Today Mali reported its second confirmed case and subsequent death from Ebola.
An imam from the Guinea border town of Kouremale died on 27 October from an Ebola-like disease two days after appearing at the Pasteur Clinic in Bamako, the Malian capital of 2 million people. Unfortunately, Ebola was not suspected, and the man was never tested.
His body was ceremonially washed in a Bamako mosque, and then returned to Guinea. It is feared that if indeed he was infectious, many mourners and other contacts could have become infected (in both Mali and Guinea).
A nurse who cared for him at the hospital became ill, tested positive for Ebola virus two weeks later on 11 November, and died later that evening. More than 90 possible contacts have since been placed in quarantine, and the clinic has been locked down.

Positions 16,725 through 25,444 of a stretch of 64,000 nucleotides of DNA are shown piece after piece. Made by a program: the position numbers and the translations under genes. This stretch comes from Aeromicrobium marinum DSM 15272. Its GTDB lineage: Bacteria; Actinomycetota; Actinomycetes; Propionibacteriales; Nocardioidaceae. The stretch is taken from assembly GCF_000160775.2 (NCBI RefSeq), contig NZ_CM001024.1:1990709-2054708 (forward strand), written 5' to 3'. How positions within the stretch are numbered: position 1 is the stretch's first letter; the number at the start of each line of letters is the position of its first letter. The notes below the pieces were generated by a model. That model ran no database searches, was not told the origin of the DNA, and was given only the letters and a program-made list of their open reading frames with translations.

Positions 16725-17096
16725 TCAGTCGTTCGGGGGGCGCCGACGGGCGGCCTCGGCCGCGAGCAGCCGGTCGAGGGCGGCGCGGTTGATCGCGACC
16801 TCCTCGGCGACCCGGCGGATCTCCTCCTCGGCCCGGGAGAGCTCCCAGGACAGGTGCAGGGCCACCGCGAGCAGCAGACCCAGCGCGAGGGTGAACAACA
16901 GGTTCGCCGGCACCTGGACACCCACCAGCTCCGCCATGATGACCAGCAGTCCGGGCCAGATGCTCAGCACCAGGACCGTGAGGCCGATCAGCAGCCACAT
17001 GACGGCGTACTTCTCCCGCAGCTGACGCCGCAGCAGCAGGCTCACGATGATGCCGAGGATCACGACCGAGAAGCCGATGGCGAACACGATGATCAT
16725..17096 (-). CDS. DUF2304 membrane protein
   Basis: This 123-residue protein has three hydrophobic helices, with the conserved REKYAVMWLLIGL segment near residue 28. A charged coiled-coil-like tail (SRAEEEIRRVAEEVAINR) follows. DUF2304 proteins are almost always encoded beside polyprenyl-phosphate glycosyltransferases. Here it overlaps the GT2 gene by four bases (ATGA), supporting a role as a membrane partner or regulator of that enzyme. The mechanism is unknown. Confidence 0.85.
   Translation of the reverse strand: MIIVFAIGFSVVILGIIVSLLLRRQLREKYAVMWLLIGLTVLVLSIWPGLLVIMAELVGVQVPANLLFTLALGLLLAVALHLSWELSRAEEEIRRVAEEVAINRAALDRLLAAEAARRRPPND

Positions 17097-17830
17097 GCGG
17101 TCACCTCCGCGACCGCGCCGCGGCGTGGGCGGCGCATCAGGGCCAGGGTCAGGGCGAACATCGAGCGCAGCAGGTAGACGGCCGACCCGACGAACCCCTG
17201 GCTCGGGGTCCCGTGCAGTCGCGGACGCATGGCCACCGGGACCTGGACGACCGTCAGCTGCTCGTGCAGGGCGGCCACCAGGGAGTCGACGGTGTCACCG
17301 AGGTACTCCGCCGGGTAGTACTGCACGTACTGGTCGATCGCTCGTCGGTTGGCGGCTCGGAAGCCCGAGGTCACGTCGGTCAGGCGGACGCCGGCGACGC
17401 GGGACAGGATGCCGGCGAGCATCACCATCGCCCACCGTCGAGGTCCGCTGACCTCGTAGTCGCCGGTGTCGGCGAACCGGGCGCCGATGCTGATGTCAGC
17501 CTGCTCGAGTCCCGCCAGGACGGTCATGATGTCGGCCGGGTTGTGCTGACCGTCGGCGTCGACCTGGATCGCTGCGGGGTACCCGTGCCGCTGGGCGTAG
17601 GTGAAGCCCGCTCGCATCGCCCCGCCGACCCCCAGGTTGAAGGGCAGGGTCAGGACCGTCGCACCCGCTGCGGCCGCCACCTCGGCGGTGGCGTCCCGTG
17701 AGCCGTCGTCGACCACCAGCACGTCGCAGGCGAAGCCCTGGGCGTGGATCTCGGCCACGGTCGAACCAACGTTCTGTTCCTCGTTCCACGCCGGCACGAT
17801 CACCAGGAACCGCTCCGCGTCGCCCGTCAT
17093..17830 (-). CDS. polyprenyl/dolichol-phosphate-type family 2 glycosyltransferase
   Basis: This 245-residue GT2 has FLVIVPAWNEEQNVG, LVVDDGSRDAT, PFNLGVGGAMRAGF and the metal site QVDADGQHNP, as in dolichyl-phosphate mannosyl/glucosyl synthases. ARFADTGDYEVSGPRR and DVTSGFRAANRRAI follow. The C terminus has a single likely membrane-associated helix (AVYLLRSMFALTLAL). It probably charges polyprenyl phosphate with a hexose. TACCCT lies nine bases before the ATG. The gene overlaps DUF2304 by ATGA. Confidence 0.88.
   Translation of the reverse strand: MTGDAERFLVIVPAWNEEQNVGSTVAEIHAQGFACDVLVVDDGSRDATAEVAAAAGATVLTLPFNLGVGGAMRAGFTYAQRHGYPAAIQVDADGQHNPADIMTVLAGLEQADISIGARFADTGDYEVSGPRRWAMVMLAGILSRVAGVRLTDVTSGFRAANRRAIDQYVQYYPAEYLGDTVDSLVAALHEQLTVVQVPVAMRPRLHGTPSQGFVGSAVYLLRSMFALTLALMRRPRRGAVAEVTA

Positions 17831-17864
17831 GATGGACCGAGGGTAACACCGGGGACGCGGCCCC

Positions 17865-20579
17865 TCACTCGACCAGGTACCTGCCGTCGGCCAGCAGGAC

The first case reported in Mali was a two-year-old girl who became infected at a funeral in Sierra Leone but subsequently died in Mali after traveling there with her Grandmother. No other cases in Mali have been traced back to the girl, and her known contacts have completed their 21-day quarantine period.
Likewise, the imam translocated from across the border in Guinea. Therefore, the nurse was probably the third Malian case, but the first person known to have contracted the disease within Mali.
We have discussed the roles that the traditional rituals of the Poro and Sande societies play in the spread of the virus, but this case illustrates that the neighboring Islamic rituals, particularly funerary customs, are also possible disease vectors.